Obama can go with the McChrystal COIN strategy, build stability, or with far fewer troops, as Joe Biden has suggested, just continue killing the bad guys. But Obama’s usual MO may be of no use to him here:
His basic method has been to avoid drawing bright lines between mutually exclusive positions. He looks for ways to reframe issues so that what once was an either-or proposition can be transformed into a both-and scenario. On health care, for example, he set out to provide both universal coverage and long-term cost control. The legislation that now seems likely to emerge doesn’t quite do either, but it does some of each – and Obama, by splitting the difference, has managed to bring us closer to meaningful, though imperfect, health-care reform than we’ve ever been.
But the decisions on Afghanistan truly are either-or. Obama can decide to pursue a counterinsurgency strategy or a counterterrorism strategy. He can do one or the other – not both. If he chooses counterinsurgency, he has to send enough troops to make that strategy work. If he doesn’t want to send all those troops, he needs to pursue counterterrorism or do something else.
It comes down to this:
We invaded Afghanistan to ensure that the country could never again be used to launch attacks against the United States. That mission is accomplished, and our only goal should be making sure it stays accomplished – whether the place is run by Hamid Karzai or the Taliban. The counterinsurgency campaign that Obama is contemplating looks like a step onto the slipperiest slope imaginable. It doesn’t matter whether the step is tentative or bold.
And we’re still losing. Maybe it’s because there is no way to win. And no way to know if we have.
And there’s the current local context, which Andrew Exum shows us:
When passing through Zabul Province this past summer, I got a brief from a smart U.S. Army officer with whom I had served in the 10th Mountain Division. Over the course of the briefing, he told the group I was with that “rural” is too urban a description for Zabul. What he meant was that the province was almost Biblical in terms of its development. The people of Zabul are isolated, remote, and enjoy no known natural resources. The literacy rate is around 11% – 1% for women. It’s all subsistence agriculture, and making matters worse is the fact that the U.S./NATO mission in the province is under-resourced and thus dedicated almost entirely toward keeping Route 1 open. (The population is spread out over the province, too, making population-centric counterinsurgency difficult if not impossible.)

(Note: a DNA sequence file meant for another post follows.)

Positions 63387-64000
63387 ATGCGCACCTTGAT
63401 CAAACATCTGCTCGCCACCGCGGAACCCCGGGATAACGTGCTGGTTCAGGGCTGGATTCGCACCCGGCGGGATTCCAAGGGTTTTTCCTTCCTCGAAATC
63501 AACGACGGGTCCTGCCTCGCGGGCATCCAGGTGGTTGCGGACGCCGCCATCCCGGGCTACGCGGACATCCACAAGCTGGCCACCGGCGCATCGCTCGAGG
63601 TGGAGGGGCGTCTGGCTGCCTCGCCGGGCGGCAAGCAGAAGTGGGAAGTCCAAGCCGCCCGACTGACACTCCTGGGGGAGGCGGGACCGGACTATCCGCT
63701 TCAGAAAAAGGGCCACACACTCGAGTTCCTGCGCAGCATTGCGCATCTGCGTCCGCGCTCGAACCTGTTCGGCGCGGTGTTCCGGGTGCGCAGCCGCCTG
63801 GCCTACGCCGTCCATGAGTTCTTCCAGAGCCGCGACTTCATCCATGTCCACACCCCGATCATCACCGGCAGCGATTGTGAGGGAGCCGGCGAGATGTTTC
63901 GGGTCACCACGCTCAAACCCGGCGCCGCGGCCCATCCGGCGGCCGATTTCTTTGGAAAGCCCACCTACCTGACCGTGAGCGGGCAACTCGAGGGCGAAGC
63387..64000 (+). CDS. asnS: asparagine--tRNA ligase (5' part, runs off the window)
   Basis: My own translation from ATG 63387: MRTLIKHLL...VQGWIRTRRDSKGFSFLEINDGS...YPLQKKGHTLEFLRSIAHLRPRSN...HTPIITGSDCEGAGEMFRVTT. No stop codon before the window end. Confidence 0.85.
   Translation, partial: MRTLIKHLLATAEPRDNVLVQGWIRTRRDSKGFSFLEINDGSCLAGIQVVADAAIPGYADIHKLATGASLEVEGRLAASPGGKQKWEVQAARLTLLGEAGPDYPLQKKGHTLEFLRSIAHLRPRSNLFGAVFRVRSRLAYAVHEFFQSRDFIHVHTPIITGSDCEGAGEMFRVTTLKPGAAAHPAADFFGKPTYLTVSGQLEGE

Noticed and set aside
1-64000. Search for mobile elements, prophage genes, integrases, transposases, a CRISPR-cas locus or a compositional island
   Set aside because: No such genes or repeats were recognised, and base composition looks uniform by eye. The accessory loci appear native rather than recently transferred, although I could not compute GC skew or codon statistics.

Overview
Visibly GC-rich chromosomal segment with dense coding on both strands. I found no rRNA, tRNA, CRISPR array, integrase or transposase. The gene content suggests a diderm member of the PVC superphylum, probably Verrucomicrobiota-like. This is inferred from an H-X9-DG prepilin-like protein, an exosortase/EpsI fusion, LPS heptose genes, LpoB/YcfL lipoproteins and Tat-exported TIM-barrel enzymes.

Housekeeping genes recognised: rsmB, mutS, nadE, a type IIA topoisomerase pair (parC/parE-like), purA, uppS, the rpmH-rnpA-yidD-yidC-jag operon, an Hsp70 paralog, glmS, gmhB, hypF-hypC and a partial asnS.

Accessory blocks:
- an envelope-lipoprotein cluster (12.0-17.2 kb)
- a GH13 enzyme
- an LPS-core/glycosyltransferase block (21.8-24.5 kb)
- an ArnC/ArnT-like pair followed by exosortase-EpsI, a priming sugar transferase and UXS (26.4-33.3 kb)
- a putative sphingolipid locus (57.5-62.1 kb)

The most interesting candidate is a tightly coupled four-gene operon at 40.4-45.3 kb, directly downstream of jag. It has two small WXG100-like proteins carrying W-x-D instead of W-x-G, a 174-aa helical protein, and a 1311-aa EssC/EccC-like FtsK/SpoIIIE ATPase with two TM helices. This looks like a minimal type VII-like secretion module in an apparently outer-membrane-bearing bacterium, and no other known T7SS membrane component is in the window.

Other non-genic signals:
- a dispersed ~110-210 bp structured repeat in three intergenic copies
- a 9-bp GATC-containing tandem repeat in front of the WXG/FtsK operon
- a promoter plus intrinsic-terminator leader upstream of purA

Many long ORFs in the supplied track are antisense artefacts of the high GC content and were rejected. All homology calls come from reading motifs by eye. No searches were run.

All of this is worth keeping in mind when you read the resignation letter of the senior U.S. civilian official in Zabul Province… These are the words of a man beaten down by the realities of the mission.
I’m a pretty optimistic, cheerful guy, but even I would have a tough, tough time pulling a year’s duty in Zabul. I salute those who do, including the young intelligence officer (and reader of this blog) who stuffed a PowerPoint presentation of how we can do the mission in Zabul better into my cargo pocket as I was getting on a helicopter. Guys like that just make you shake your head in wonder, which is why even in this mournful letter, the author takes the time to praise the amazing men and women in our armed services in Afghanistan.
Our guys are good – the best – but the job at hand seems absurd.
In fact, see The Onion:
According to sources at the Pentagon, American quagmire-building efforts continued apace in Afghanistan this week, as the geographically rugged, politically unstable region remained ungovernable, death tolls continued to rise, and the grim military campaign persisted as hopelessly as ever.
In fact, many government officials now believe that the United States and its allies could be as little as six months away from their ultimate goal: the total quagmirification of Afghanistan.
It goes on, but this paragraph stands out:
A number of Pentagon officials said they were proudly holding on to their false glimmer of hope for a victory that remains forever out of reach, and explained that waging a war that can only end in sorrow has validated all their efforts.
No wonder Hoh resigned.
And see Spencer Ackerman: